“‘It’s a puzzling issue, but the fact of the matter is, the fact that it’s stirred things up, is what I have to deal with. I have to deal with both things, right? I have to deal with the fact that he said it, but secondly, also, our people are confused. What do we say, what do we do?'”

In Spain, the secretary for the bishops’ conference there, Bishop Luis Argüello, auxiliary of Valladolid, tweeted that support for the pope’s comments was actually “clericalist” and that marriage exclusively for heterosexual couples was “common sense.” Novena News reported:

“Argüello later followed up on those comments with a letter to the priests of the Valladolid archdiocese, in which the bishop split hairs to claim that the Pope, in the documentary, was referring only to ‘civil coexistence’ and not civil unions, and was referring only to gay peoples’ families of origin, and not to ‘a new family based on the relationship of two people of the same sex’.”

In Poland, the nation’s episcopal conference pleaded ignorance, reported NBC News:

“‘We are not able to decipher the context of these words, which could be very significant, in order to understand them correctly,’ adding the pope’s words were not part of Church doctrine.”

In Grenada, Bishop Clyde Harvey of St. George’s doubled down that church teaching had not changed and “Francis never intends to change it,” but is focused rather on pastoral care, according to Loop News.

In the U.S., the Diocese of Wheeling-Charleston issued a statement that included sentiments from what some have called the Vatican’s explainer issued last week.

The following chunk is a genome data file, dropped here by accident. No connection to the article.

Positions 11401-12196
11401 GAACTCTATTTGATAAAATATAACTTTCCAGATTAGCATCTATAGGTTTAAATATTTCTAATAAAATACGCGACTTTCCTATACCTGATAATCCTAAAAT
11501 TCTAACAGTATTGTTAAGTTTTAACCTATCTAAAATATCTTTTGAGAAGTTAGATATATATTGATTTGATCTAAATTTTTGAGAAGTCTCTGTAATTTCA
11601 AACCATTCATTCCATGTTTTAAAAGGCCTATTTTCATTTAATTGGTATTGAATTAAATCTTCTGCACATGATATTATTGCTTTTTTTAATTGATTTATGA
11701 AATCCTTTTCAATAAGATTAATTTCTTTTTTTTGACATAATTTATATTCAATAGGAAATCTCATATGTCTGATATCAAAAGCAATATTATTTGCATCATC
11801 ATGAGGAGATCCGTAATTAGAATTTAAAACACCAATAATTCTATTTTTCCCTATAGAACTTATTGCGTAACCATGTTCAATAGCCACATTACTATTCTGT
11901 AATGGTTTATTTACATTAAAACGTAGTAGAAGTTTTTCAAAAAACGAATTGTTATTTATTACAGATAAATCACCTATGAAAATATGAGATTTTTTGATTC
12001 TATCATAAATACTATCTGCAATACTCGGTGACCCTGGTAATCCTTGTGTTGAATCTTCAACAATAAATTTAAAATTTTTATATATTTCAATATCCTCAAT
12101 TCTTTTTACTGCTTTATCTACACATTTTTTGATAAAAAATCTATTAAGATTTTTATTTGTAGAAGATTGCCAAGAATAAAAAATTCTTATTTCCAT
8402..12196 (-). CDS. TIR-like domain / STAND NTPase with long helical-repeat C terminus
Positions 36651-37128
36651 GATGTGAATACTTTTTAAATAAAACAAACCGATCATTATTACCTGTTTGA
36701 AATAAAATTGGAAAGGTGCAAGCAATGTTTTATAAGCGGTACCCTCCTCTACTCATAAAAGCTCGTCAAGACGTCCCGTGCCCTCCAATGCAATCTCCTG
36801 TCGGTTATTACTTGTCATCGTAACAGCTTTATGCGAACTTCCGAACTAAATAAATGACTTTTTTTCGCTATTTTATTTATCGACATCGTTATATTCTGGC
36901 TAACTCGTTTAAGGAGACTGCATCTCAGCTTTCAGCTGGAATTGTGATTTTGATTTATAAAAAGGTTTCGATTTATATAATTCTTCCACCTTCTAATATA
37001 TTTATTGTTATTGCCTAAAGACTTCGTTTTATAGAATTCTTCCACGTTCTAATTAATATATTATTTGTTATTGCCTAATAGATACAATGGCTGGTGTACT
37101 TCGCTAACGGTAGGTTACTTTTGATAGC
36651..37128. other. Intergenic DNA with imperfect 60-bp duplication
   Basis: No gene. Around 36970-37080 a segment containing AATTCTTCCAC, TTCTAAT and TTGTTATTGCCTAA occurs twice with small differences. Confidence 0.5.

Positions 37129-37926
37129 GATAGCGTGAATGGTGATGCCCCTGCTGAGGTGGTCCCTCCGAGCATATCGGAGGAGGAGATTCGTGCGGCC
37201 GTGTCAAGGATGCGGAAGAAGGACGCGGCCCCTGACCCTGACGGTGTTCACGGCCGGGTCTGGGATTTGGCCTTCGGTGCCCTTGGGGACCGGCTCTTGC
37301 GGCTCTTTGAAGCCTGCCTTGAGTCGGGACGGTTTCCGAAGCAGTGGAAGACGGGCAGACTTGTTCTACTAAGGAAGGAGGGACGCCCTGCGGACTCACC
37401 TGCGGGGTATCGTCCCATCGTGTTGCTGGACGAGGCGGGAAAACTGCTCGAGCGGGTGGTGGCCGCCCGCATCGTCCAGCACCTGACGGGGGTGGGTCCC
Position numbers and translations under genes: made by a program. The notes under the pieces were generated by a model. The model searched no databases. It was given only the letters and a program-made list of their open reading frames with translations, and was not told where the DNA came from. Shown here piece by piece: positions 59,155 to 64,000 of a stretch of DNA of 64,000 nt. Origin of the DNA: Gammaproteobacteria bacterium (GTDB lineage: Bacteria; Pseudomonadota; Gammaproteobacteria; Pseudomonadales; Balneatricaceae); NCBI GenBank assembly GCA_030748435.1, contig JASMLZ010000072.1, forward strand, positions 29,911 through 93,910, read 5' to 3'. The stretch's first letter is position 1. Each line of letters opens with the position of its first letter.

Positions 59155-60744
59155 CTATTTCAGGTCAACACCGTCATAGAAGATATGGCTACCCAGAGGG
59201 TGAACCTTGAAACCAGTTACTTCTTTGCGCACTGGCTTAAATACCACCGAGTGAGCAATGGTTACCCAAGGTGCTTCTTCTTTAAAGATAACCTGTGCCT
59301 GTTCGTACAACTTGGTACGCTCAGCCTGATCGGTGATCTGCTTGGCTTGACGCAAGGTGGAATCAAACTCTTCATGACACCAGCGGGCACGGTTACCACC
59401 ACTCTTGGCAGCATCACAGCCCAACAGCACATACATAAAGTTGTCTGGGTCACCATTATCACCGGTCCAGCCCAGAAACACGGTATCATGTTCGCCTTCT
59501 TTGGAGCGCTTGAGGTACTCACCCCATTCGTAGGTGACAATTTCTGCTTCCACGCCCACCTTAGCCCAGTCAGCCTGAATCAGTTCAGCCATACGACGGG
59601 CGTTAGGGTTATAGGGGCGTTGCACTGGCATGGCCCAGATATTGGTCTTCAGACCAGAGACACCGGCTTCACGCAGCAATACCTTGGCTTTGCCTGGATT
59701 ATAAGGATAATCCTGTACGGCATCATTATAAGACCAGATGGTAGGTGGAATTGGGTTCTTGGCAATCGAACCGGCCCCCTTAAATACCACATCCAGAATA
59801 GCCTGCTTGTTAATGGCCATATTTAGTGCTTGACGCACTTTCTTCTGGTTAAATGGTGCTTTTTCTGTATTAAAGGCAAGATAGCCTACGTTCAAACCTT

Etienne’s statement rises above those of other church leaders in its recognition that papal support for LGBTQ protections has an impact beyond just civil unions, especially in the 70-plus nations that still criminalize homosexuality. Second, the archbishop, like the pope, seemingly draws a distinction between public policy and church teaching. He rejects the idea these are synonymous. Imagine the impact over the last decade if U.S. bishops at large had taken such an approach to marriage equality debates. For the bishops who still seem confused, perhaps a glance at Archbishop Etienne’s blog would be helpful clarification.

Robert Shine, New Ways Ministry, November 7, 2020

1 reply
  1. Tom Bower
    Tom Bower says:

    It is interesting to note that all of those in the hierarchy of the Church who find Pope Francis being more more open to same sex love and indeed loving to all of God’s family a confusing situation or not what he said are like the Pharisees before Christ – afraid of abandoning a wall of defenses between them and us. They say surely the Pope doesn’t want us to love in a boundless way; even though that is what Christ called us to do. Those who call for obedience to the Magisterium whenever they can seem to forget they are part of that chain of command and when the Pope speaks of loving more generously it doesn’t take a book to do what is said. The Inquisition did many evil things, but sometimes I can see where a modern version guided by Vatican II and an honest reading of the Gospel might be useful to enforce some honorable changes.